Tuesday, November 30, 2021

Electric Wire Cables: A Guide for the Handyman in You

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Electric wire cable types and uses can be very confusing. In fact, whether in real life or in films where an actor, sweat dripping down his forehead (and you at the edge of your seat), couldn’t decide what color to cut, we see people get stuck on this.

So this short guide aims to clear out the confusion— at least when it comes to home electric wires and cables— and bring out the inner handyman in you.

First, let’s differentiate wires from cables.

Wire VS Cable
Notice the title of this article says “wire cables.” People do that and sometimes people also use the terms interchangeably but there is actually a difference.

Understanding the difference is important. When you do understand, a trip to the hardware store will be easier. You can go around confidently asking for the exact thing you need and know exactly what it is.

So, a wire is a single conductor, either bare or insulated within a jacket.

A cable, on the other hand, is a group of conductors inside a jacket. They sometimes run parallel together or are twisted around each other.

The Gauge
Wires have different sizes or gauges. The gauge you’ll need will depend on the amperage of the circuit they will be used for. Typically, the larger the number, the smaller the wire.

Big appliances usually need 6-gauge through 10-gauge. Smaller appliances use 12-gauge to 14-gauge.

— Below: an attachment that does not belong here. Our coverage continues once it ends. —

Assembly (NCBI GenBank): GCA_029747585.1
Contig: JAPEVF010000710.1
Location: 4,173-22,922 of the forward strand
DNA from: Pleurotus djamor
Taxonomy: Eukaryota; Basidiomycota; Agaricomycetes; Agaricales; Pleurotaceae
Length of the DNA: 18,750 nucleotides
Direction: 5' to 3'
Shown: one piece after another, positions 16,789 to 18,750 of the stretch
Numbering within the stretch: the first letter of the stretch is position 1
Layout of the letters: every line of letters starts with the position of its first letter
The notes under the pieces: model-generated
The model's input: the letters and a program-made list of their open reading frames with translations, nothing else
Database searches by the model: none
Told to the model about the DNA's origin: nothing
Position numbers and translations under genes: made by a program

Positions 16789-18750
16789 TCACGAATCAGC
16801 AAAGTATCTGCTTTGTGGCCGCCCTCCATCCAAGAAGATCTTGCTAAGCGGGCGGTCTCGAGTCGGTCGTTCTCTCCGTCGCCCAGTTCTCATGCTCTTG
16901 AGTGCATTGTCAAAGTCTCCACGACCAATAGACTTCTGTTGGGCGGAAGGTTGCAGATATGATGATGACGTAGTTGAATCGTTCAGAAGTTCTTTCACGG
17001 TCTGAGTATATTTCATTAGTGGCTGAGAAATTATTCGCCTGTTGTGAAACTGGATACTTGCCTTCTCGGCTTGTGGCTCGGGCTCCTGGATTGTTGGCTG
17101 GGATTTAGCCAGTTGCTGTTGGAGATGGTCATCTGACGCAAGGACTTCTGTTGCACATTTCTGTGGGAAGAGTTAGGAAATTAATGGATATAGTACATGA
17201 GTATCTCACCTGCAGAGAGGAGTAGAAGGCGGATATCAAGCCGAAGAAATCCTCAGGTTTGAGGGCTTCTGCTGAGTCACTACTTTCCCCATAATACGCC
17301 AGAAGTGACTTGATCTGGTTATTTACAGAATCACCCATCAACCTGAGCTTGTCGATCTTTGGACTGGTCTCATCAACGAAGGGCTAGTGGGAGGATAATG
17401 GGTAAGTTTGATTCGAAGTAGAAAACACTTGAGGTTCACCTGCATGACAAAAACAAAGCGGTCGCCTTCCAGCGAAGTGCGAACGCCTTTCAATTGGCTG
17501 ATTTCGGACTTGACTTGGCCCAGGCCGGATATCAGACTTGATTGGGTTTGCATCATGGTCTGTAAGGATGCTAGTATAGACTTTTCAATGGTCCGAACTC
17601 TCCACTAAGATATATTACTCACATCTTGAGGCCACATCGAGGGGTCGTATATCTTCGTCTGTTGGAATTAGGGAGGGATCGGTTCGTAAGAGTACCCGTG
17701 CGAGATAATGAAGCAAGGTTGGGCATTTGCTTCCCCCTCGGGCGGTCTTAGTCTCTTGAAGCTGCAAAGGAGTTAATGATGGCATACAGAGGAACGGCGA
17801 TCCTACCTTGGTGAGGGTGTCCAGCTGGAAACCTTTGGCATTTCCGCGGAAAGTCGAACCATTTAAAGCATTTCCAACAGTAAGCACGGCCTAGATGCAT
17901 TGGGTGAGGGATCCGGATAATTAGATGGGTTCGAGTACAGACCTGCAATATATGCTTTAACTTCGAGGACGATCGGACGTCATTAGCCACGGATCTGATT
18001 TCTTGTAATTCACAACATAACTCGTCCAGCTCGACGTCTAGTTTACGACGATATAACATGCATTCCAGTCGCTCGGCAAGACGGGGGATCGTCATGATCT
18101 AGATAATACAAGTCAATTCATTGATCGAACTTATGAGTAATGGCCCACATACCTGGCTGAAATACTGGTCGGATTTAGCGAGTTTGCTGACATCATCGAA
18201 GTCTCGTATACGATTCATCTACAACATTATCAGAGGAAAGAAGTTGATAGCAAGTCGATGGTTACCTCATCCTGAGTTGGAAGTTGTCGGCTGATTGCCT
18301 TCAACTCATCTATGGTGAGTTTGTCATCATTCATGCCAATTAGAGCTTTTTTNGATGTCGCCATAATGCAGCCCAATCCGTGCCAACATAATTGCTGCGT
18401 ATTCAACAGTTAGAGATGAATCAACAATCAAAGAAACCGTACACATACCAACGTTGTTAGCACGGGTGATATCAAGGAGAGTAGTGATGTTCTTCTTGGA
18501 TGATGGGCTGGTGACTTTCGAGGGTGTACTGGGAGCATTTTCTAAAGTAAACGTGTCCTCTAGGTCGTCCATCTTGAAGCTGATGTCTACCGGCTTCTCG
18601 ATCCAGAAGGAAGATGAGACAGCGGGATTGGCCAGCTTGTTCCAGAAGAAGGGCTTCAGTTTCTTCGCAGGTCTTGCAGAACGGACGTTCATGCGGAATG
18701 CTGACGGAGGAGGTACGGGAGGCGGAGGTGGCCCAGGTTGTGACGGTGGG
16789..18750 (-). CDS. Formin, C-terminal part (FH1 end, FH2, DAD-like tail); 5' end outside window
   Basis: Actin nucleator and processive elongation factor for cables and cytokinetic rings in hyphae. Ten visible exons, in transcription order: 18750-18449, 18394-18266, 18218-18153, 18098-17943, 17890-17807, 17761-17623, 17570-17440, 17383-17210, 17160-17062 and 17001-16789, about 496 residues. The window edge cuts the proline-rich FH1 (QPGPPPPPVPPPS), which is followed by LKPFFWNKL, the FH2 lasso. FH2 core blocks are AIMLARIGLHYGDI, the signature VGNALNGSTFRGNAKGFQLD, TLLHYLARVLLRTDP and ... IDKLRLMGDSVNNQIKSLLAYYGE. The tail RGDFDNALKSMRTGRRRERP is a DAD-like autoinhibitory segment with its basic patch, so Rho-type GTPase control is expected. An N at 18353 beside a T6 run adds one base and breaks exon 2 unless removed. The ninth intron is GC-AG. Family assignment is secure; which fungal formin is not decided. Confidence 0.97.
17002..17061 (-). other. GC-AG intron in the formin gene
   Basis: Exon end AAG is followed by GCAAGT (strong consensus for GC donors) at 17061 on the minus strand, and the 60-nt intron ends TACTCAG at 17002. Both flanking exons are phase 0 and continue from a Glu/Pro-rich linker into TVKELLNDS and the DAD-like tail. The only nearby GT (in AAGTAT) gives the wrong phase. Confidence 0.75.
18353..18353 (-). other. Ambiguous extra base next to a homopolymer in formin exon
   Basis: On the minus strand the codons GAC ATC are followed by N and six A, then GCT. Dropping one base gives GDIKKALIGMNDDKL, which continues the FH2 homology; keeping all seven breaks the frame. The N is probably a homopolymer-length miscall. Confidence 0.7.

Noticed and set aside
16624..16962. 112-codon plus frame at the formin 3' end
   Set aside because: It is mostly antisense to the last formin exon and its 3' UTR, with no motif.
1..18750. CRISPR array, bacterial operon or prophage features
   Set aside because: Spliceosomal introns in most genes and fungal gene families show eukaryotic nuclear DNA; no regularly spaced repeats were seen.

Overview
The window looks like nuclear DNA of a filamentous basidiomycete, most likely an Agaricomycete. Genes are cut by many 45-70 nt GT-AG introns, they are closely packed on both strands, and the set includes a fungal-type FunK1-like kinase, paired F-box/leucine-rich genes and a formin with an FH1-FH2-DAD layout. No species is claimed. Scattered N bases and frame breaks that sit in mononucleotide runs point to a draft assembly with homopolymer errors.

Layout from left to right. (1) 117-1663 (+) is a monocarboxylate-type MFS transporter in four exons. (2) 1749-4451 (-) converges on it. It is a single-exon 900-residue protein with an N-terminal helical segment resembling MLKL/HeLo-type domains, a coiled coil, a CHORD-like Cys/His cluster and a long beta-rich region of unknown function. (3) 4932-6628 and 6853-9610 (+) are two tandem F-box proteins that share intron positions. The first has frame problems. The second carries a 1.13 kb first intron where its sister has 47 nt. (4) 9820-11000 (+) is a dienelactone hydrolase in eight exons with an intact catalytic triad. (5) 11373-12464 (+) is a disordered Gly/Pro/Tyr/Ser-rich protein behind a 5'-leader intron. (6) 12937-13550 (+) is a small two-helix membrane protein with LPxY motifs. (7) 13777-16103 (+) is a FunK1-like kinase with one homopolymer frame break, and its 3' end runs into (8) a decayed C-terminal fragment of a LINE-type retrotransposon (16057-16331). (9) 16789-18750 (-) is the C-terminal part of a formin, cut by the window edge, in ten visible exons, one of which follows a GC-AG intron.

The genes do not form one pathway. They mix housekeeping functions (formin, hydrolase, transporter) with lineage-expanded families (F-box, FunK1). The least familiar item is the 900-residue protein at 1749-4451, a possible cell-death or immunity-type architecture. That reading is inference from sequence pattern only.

You will need to know the gauge if you need to replace wires or you need to add an electrical outlet in your house. You must use the same wire gauge as the existing wire gauge.

However, your involvement in changing or adding electrical wires and outlets in your home is best limited to buying them.

Always call a professional because any electrical change must be up to building codes for safety reasons. The codes are there to protect you and your family from fire hazards.

What the Color Means
The colors for wires are pretty standard.

Black or Red means hot. Hot wires carry the electricity from the power source or the panel to the outlet.

White means neutral. Neutral wires carry the electricity back to the panel and complete the circuit.

Bare or Green is Ground. Ground wires serve as your protection against potentially dangerous situations. They carry the electricity back to the source in cases of faults so the electricity is cut off and won’t flow through anyone touching an appliance.

For cables, the sheath colors also tell you about the conductors inside.

Cable Outer Sheath Color
The color of a cable’s outer covering will tell you the gauge of the wires inside and the amperage rating for the circuit.

White – 14-gauge wire and 15-amp circuit

Yellow – 12-gauge wire and 20-amp circuit

Orange – 10-gauge wire and 30-amp circuit

Black – 6 or 8-gauge wire with 45 or 60 amp-circuits.

Gray – This is the underground cable.

These are the colors of electric wire cables you’ll most likely see in your home. However, cable color coding only started in 2001. And while most manufacturers now follow cable color coding, the practice is still largely voluntary.

So if you have an old home, it will likely have old cables and old cables are not color-coded.

Cable Classifications
Cables are classified by the numbers on their sheath. It’s a hyphenated number with the first number referring to the conductor’s gauge and the second number referring to the number of conductors inside that cable.

So for example, 10-2 means the cable has 10-gauge conductors and the conductor count is 2.

This is the basic information you need to know about home electric wires and cables. Hopefully, they’ll guide you through your purchases and make you knowledgeable enough about wires and cables so you don’t cut the wrong one.

If you need to make a purchase, head on over to EWCSWIRE.COM, your electric wire and cable specialists. With their huge selection of electric wire cables, they’ll be sure to have everything you need for your next home project.

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